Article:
For reasons unknown, the previously console-only Enslaved: Odyssey to the West was recently ported to PC, popping up on Steam as a ‘Premium Edition’ (some 3 years after its original release). I was excited to check it out – being a PC guy through-and-through, I never got the chance to try it when it was first released, and I always thought it looked interesting. My curousity only grew after playing developer Ninja Theory’s latest offering, DmC, earlier this year, a game that I was hugely impressed by.
Enslaved is set in a post-apocalyptic USA, some 150 years in the future. You play Monkey, a sort of Tarzan of the apocalypse; you are forced, by use of a ‘slave headband’, to accompany and protect a young girl named Trip as she makes her way through the wilderness back to her home. In your way are hordes of ‘mechs’, deadly robots seemingly obsessed with murdering humans.
Gameplay consists largely of a mix of fighting robots and traversing the environment, with some stealth sections, simple puzzles, and a few set-piece action scenes thrown in for variety. The traversal is pretty rudimentry – though satisfying enough, it consists mostly of just holding in the right direction and pressing a button. The combat, however, despite at first seeming like a basic button-mashing affair, has surprising depth and variety. It’s all about crowd-control – you can fight a robot 1-on-1 easy, but you can’t let them surround you or you’re toast. This forces you to use a system of sweeps, stuns, dodges and ranged ‘plasma blasts’ to keep out of harm’s way. It calls for both quick reflexes and tactical thinking – I played on Hard, and often found myself really having to think out my approach to each combat scenario in order to succeed.
What really carries the game, however, is its characters. Monkey and Trip, and comic relief Pigsy, are incredibly well-realised. Performances are excellent, both in voice-work and in mo-cap – with Andy Serkis on board (the man behind Gollum), both directing and portraying Monkey, it’s perhaps not surprising. Facial expressions are especially brilliant, animated with enough fidelity for the actors to convey subtle and genuine emotions on the character’s cartoonish faces, something very rarely seen in video games even now. The writing pulls it all together, creating interesting and believable dynamics between the characters. Monkey and Trip’s relationship is especially good – Monkey, forced into servitude against his will, slowly comes to see exactly how in need of his help Trip is, while Trip balances her guilt at enslaving him with her desperation to survive. Even when the story drags, the characters keep you invested.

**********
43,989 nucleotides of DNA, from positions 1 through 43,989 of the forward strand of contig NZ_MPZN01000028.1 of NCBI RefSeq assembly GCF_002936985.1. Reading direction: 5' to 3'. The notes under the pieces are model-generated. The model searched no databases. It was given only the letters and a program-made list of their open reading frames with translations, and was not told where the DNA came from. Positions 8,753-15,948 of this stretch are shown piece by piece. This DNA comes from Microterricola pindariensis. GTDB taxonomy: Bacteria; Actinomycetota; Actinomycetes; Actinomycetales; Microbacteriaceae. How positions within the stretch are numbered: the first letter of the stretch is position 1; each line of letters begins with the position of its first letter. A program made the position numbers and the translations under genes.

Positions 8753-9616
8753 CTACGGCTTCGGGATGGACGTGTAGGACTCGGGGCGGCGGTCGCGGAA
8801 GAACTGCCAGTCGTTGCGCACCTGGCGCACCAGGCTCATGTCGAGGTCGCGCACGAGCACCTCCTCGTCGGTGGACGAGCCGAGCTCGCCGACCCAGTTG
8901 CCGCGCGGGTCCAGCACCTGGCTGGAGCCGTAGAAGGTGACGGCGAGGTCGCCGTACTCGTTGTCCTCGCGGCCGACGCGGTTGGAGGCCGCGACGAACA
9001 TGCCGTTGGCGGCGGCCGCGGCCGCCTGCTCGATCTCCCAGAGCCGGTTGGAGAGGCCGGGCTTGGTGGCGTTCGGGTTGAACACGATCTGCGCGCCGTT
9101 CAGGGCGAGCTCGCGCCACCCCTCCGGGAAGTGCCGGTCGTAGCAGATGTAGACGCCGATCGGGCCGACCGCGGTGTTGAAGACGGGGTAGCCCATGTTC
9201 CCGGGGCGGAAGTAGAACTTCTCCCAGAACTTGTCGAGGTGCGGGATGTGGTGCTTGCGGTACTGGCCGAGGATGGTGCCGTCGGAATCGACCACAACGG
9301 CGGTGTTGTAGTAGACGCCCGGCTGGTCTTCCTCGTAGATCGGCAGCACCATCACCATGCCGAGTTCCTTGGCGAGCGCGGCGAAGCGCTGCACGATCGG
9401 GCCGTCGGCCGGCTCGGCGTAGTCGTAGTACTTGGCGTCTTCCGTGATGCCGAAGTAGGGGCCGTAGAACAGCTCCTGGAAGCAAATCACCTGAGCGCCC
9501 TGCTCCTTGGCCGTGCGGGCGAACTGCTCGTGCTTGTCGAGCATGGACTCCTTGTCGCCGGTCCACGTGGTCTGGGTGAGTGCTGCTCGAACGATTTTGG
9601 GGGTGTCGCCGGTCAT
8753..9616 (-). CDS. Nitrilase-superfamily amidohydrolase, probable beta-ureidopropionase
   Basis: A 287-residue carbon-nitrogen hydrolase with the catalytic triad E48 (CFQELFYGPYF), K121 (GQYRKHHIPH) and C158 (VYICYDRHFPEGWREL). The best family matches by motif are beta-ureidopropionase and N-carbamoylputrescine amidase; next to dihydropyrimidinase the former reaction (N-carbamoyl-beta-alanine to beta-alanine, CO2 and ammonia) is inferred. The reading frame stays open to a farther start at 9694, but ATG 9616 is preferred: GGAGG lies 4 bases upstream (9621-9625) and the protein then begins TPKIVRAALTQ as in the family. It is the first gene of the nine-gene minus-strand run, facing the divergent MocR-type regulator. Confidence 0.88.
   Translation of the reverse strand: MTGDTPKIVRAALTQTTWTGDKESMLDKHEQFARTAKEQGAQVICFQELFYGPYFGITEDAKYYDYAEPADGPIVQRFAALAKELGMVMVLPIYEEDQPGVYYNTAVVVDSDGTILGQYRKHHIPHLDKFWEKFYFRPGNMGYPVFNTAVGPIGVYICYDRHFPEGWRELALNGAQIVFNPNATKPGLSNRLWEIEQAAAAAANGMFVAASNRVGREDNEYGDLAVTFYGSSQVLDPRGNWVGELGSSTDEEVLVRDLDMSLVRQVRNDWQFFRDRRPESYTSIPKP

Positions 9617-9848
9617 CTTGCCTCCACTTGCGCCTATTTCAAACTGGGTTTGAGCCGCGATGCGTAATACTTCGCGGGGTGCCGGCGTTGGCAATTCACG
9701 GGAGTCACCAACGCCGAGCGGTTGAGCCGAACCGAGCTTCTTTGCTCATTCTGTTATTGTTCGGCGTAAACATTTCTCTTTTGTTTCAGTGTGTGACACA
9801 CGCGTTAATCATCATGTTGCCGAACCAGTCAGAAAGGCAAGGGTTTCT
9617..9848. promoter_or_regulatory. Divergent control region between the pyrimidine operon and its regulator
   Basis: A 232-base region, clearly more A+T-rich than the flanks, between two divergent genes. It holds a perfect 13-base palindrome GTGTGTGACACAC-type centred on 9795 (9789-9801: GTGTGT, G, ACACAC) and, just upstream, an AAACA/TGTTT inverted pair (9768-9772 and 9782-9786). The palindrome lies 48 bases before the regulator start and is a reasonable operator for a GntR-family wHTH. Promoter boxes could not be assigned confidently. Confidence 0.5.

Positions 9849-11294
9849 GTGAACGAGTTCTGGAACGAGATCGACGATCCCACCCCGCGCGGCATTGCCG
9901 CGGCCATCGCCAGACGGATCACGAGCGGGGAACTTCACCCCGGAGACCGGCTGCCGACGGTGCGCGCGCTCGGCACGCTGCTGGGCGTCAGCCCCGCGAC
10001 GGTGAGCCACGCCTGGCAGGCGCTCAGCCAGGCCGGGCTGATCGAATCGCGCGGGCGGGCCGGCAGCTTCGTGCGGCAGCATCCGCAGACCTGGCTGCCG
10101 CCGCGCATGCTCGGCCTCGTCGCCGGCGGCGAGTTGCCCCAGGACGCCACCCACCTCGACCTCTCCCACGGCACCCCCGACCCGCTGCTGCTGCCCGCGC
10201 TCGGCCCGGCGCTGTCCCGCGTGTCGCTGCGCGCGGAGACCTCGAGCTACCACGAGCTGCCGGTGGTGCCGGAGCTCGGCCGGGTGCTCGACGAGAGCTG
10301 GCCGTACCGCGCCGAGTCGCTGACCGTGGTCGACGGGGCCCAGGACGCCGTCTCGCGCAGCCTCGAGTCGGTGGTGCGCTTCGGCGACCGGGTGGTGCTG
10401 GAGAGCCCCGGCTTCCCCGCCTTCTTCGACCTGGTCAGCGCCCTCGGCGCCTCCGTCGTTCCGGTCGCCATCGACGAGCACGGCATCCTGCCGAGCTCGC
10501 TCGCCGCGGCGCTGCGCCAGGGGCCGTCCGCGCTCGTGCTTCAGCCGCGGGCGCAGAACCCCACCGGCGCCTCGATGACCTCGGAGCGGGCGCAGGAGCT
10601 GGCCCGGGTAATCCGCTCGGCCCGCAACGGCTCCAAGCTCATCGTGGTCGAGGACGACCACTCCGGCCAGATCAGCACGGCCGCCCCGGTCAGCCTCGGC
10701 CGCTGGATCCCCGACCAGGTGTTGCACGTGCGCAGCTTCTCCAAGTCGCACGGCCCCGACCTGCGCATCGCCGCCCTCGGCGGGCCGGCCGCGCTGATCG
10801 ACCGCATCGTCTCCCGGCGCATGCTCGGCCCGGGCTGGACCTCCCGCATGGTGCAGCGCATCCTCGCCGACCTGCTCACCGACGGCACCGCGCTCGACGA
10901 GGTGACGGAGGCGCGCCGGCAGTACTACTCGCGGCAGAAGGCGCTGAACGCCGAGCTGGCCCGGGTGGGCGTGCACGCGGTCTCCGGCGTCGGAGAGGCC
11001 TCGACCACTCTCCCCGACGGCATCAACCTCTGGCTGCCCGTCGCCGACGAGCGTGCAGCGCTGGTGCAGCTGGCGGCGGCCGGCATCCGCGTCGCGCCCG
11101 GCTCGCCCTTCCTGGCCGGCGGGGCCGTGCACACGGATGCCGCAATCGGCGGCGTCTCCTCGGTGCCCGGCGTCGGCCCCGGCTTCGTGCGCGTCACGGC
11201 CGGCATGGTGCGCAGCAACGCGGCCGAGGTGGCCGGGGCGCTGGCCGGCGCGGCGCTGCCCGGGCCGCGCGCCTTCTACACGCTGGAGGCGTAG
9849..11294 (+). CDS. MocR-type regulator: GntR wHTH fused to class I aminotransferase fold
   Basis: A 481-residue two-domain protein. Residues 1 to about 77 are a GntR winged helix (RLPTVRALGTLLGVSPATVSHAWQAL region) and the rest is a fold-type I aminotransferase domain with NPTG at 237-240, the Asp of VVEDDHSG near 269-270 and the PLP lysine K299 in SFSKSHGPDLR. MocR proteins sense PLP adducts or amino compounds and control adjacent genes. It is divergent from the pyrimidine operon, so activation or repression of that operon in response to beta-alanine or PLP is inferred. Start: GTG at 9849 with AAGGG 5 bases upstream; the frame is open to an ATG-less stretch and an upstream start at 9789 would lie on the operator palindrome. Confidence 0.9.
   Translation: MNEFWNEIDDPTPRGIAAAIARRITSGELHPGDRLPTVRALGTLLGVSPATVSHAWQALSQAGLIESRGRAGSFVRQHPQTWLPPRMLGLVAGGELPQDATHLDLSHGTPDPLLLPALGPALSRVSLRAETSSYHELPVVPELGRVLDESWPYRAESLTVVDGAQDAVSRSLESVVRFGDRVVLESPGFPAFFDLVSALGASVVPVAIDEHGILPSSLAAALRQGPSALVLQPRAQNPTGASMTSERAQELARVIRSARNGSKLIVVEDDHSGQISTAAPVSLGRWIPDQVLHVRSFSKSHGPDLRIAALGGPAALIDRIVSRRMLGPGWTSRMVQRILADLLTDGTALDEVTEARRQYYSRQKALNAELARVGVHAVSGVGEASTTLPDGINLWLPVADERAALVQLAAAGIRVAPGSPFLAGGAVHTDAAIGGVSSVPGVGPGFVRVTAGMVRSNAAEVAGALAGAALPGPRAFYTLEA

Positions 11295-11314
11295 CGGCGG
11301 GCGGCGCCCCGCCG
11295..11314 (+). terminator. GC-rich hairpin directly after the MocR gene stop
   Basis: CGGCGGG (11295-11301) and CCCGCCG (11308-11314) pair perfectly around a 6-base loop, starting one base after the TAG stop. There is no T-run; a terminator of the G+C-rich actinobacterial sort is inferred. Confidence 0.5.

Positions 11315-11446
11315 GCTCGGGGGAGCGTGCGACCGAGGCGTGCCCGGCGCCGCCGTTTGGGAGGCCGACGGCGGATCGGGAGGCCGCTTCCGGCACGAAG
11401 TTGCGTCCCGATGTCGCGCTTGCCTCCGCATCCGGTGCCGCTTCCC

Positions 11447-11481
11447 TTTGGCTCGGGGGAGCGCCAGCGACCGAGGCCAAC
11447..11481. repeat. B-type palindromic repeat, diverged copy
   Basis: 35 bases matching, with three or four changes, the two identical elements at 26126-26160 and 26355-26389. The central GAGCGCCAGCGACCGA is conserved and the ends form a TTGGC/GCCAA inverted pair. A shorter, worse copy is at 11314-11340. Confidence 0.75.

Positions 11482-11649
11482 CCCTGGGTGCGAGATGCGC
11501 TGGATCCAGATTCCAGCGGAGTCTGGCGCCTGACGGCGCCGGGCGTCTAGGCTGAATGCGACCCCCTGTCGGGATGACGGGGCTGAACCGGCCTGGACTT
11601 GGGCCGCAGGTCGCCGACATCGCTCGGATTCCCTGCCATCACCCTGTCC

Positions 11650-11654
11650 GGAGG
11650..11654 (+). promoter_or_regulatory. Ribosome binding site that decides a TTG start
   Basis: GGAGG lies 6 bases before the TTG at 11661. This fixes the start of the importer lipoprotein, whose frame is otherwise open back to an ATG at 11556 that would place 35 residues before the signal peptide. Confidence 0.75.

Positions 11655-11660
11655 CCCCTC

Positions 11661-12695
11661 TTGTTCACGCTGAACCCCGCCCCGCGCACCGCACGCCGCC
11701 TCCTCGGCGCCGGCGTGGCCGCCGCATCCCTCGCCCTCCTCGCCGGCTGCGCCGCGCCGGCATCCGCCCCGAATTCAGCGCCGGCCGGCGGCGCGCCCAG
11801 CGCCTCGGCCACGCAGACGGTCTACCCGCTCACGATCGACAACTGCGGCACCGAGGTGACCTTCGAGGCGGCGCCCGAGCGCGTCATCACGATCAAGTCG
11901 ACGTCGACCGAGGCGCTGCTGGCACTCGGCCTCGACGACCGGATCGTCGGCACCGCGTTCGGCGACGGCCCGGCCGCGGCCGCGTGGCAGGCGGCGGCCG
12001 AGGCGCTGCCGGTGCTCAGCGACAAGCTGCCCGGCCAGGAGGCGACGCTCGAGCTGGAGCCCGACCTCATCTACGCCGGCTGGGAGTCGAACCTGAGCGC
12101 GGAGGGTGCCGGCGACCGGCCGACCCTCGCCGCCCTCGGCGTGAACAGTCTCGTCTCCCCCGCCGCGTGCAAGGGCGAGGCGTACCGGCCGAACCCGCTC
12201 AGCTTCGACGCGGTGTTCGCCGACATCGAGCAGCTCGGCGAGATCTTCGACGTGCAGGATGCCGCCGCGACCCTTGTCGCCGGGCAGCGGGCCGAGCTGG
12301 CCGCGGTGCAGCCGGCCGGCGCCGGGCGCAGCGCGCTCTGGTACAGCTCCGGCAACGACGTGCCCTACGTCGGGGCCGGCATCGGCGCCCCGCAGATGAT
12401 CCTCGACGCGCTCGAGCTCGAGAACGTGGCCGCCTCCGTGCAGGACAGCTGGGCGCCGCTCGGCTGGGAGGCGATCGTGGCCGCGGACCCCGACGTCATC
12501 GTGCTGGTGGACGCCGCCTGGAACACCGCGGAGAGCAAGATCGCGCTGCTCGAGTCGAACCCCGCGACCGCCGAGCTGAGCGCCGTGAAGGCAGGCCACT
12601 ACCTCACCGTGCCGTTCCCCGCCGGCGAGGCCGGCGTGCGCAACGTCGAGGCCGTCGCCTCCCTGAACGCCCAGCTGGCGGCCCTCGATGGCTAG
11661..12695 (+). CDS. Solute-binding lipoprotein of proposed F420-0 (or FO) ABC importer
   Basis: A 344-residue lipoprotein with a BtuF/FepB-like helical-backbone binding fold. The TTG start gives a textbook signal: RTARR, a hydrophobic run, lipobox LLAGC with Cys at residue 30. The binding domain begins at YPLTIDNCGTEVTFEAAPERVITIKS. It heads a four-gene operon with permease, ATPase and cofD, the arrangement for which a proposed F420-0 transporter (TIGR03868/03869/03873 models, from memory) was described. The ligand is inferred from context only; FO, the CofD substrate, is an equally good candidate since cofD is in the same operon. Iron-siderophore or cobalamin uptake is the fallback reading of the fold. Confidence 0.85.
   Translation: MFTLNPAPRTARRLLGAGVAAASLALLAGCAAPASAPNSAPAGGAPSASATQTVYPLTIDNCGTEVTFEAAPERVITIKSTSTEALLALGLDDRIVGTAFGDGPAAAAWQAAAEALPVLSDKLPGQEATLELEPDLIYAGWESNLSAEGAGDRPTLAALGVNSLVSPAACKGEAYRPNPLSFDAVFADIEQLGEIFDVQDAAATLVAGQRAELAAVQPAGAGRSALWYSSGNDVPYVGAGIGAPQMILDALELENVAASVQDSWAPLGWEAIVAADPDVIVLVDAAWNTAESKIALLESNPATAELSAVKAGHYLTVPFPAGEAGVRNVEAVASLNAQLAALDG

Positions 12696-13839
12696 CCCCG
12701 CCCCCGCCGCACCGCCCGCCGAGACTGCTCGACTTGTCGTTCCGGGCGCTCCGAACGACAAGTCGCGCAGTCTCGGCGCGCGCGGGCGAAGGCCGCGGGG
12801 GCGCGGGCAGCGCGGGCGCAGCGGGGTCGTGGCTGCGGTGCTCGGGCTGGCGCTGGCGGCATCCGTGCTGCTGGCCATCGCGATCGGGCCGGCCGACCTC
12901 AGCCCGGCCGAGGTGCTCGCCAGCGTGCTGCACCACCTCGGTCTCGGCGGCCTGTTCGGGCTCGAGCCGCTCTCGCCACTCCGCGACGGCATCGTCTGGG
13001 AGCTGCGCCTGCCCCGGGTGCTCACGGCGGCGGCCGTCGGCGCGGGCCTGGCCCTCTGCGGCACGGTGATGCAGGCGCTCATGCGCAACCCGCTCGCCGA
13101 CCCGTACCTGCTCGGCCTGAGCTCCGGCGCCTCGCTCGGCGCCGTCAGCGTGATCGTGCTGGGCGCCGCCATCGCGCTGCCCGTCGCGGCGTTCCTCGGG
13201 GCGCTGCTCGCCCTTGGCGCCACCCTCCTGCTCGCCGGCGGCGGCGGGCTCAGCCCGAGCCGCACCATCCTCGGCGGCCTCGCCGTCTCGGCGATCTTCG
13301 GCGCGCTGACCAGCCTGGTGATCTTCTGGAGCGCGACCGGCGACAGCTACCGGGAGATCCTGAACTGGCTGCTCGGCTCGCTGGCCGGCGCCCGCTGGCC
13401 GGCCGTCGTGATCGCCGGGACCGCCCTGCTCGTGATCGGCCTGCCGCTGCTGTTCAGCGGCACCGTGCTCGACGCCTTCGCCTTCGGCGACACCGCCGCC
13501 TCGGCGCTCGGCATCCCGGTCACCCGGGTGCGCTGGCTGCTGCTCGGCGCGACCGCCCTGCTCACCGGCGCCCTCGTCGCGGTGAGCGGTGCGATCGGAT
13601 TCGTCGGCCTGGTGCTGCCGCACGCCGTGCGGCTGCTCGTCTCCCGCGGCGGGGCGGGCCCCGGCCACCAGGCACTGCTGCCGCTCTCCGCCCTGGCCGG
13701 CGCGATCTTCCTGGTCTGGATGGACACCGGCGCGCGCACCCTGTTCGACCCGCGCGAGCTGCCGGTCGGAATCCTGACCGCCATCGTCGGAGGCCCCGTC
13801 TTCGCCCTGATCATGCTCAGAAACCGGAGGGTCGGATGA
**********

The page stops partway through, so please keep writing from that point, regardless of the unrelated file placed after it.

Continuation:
The visual designs of the characters compliment their personalities perfectly – indeed the art-style and animation throughout is superb. Despite its now advanced age, the game still looks absolutely beautiful. In contrast to the brown wastelands that have become cliche in gaming, Enslaved‘s post-apocalypse is vibrant and colourful – lush greenery grows over the ruins, warm sunlight beams through the trees, and even your robot foes are painted in bright primary colours. It’s hugely refreshing to explore an apocalyptic world that doesn’t feel the need to be unrelentingly harsh and grim – despite its danger, the wilderness feels cheerful, like it would actually be a nice place to live if only all these bloody robots would bugger off.
It’s unfortunate, then, that this is only the most basic of ports – no graphics options to speak of. Given how little fanfare has accompanied its arrival on PC, this is perhaps not surprising. Go into this expecting a ‘console experience’ on your PC, rather than all the bells and whistles you’d expect of a current PC game – by the same token, you’ll want to use a gamepad rather than a mouse and keyboard. The port does come bundled with the game’s DLC spin-off, Pigsy’s Perfect 10, a piece of content so good I decided to review it separately.
Enslaved was sadly overlooked in its own time, undermarketed and ultimately failing to make the sales it needed to prove its worth. I’m not sure what’s motivated its re-release on PC, but I sincerely hope the game sees something of a renaissance on the new platform. I’m not sure I can name a game with better character work in the 3 years since its debut – it’s worth a look for that alone. Beautiful aesthetics, original ideas and solid gameplay are just the icing on the cake.